You carry all the eyes
that ever saw a horror
or glanced upon a mirror

and bristle with ears
to catch every whisper
that insists it is about you. …

About the poem

This poem appeared in the Autumn issue of The Dawntreader in October 2017. 

This poem was one of the first I wrote that led me to believe that there was scope for a wider project examining witches from a literary and creative perspective. I was thinking about hexes and curses and how they're often characterised by parts of the body - a lock of hair, nail clippings - to tie the curse to the person. I was thinking, also, about how a woman's period is known as "the curse."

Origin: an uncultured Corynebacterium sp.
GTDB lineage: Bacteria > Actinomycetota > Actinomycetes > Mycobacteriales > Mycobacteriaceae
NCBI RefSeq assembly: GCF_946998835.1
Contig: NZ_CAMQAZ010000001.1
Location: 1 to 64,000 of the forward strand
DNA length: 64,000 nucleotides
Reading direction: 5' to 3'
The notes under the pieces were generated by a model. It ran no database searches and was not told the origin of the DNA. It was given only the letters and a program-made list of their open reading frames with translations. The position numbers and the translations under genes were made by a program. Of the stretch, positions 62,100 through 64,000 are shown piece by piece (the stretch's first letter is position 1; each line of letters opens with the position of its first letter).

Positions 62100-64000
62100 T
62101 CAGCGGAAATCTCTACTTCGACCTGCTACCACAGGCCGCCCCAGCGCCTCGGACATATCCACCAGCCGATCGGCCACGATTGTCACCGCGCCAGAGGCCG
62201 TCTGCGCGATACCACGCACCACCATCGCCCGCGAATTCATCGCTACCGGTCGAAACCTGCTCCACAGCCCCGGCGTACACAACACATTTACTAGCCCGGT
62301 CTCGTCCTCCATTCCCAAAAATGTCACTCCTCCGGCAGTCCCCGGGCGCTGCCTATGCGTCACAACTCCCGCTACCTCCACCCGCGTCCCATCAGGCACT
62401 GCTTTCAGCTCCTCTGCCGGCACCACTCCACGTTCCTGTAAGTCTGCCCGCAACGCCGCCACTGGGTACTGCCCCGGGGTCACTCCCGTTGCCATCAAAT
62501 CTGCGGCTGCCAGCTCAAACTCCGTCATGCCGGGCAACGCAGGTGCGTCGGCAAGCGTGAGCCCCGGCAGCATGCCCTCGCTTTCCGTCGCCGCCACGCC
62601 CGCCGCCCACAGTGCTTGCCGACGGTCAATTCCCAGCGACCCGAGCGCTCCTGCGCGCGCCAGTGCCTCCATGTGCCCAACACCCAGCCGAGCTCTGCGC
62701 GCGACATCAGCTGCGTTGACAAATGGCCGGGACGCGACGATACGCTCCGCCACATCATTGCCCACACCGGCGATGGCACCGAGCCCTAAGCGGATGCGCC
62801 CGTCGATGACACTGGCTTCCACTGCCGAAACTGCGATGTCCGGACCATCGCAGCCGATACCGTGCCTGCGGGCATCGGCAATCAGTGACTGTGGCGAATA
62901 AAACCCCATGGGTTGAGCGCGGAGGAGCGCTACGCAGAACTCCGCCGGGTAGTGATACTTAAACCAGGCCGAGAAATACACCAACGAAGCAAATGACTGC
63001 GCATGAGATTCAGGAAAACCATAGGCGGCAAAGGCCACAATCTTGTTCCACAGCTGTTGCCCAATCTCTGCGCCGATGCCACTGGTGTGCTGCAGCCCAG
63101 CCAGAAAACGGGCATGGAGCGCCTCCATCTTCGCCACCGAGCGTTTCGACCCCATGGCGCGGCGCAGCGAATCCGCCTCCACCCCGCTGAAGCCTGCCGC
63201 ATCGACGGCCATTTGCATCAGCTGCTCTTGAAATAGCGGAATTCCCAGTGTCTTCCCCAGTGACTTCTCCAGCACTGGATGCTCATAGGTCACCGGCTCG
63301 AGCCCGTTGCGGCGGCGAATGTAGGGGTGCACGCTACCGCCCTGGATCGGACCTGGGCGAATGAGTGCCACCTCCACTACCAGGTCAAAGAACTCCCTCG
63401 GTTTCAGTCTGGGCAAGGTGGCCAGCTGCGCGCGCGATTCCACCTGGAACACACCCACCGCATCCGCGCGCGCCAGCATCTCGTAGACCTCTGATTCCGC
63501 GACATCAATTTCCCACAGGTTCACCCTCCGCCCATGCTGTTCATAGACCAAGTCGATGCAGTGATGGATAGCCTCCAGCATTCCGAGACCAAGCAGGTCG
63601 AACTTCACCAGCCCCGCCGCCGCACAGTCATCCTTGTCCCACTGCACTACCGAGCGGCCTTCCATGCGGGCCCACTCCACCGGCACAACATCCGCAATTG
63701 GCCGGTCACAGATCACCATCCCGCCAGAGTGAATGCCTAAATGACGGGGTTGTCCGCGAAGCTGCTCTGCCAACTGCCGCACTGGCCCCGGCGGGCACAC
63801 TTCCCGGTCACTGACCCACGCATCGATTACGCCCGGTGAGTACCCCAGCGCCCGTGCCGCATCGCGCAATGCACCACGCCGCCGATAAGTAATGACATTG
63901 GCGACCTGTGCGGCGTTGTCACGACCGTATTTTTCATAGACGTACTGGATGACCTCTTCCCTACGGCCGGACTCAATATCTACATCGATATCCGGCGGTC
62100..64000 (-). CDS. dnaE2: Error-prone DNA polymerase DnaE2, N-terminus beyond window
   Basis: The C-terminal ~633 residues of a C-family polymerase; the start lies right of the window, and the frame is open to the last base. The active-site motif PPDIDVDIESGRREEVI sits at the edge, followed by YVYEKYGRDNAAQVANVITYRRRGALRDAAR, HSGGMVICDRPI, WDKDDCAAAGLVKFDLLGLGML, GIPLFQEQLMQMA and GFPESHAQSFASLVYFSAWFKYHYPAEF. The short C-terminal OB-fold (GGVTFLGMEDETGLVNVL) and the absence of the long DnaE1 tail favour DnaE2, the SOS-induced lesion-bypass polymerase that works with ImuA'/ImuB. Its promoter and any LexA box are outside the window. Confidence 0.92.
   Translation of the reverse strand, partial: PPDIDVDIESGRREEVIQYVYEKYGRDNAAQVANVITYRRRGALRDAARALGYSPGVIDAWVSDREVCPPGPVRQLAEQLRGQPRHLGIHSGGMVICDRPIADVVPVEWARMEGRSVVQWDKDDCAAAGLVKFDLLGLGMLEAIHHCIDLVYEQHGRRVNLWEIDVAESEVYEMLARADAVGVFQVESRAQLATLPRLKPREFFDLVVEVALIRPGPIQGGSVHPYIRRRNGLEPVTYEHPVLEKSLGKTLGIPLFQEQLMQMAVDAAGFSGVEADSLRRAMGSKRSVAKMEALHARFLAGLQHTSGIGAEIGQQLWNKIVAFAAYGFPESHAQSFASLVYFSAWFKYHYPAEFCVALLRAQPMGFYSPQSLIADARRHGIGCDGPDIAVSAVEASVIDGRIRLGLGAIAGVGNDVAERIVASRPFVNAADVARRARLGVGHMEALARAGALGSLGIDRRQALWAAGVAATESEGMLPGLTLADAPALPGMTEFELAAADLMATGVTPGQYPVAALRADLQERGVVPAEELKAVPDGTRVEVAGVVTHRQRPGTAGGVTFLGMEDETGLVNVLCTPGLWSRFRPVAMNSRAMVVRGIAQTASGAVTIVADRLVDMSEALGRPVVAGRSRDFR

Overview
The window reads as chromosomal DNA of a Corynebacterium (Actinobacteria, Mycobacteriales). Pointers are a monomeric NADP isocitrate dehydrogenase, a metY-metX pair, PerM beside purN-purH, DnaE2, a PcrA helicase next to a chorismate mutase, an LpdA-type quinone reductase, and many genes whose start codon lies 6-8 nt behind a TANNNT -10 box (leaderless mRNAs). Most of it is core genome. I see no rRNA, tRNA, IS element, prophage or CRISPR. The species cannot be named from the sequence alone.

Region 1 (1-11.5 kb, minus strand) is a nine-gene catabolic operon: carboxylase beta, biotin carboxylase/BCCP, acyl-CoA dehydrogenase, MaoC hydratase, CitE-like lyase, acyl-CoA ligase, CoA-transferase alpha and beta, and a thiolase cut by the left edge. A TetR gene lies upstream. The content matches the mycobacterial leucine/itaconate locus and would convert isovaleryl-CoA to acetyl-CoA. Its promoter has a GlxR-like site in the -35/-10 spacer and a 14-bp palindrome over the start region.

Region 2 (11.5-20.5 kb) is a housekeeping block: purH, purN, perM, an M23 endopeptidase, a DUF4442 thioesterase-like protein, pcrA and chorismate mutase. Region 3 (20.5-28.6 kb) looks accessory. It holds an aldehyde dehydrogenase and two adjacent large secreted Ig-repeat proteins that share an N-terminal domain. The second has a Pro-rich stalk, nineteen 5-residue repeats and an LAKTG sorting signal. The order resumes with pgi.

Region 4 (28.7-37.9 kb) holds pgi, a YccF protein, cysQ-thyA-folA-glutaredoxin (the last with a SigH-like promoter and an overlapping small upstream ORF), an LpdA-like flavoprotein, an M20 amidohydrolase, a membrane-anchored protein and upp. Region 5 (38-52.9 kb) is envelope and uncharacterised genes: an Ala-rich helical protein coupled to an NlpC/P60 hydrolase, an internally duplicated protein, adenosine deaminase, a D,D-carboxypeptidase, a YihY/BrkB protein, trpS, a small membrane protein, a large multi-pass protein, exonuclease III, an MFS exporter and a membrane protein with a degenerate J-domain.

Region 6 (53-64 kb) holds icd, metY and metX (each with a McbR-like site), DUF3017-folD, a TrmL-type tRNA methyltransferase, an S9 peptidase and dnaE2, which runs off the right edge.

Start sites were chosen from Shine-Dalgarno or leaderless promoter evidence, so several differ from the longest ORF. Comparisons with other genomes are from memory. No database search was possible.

When I started the poem, I was having a bad day, and I think I wrote it at first to get the negative feelings out - counteract the hex, if you will - but there is more here than just a frustration at the limitations of a body, or of how society might treat women's bodies in particular. It also addresses the sense of onism - the sadness of the idea that you can never experience anything outside yourself, never go anywhere without finding yourself right there. This could be seen as a blessing as well as a curse, of course, but I liked the idea that someone would utter a curse that changed nothing but perspective. I thought about Glyn Maxwell's poem Curse on a Child for the light touch which makes it move between humour and heartbreak, sometimes within a single line, and how the subject is really the person issuing the curse. This poem is a hex turned in on itself - it could be addressed to the reader but the speaker is equally cursed here. It is a dark poem, but there was something very cathartic about writing it, and facing those days where you just want to howl and jump out of your own skin.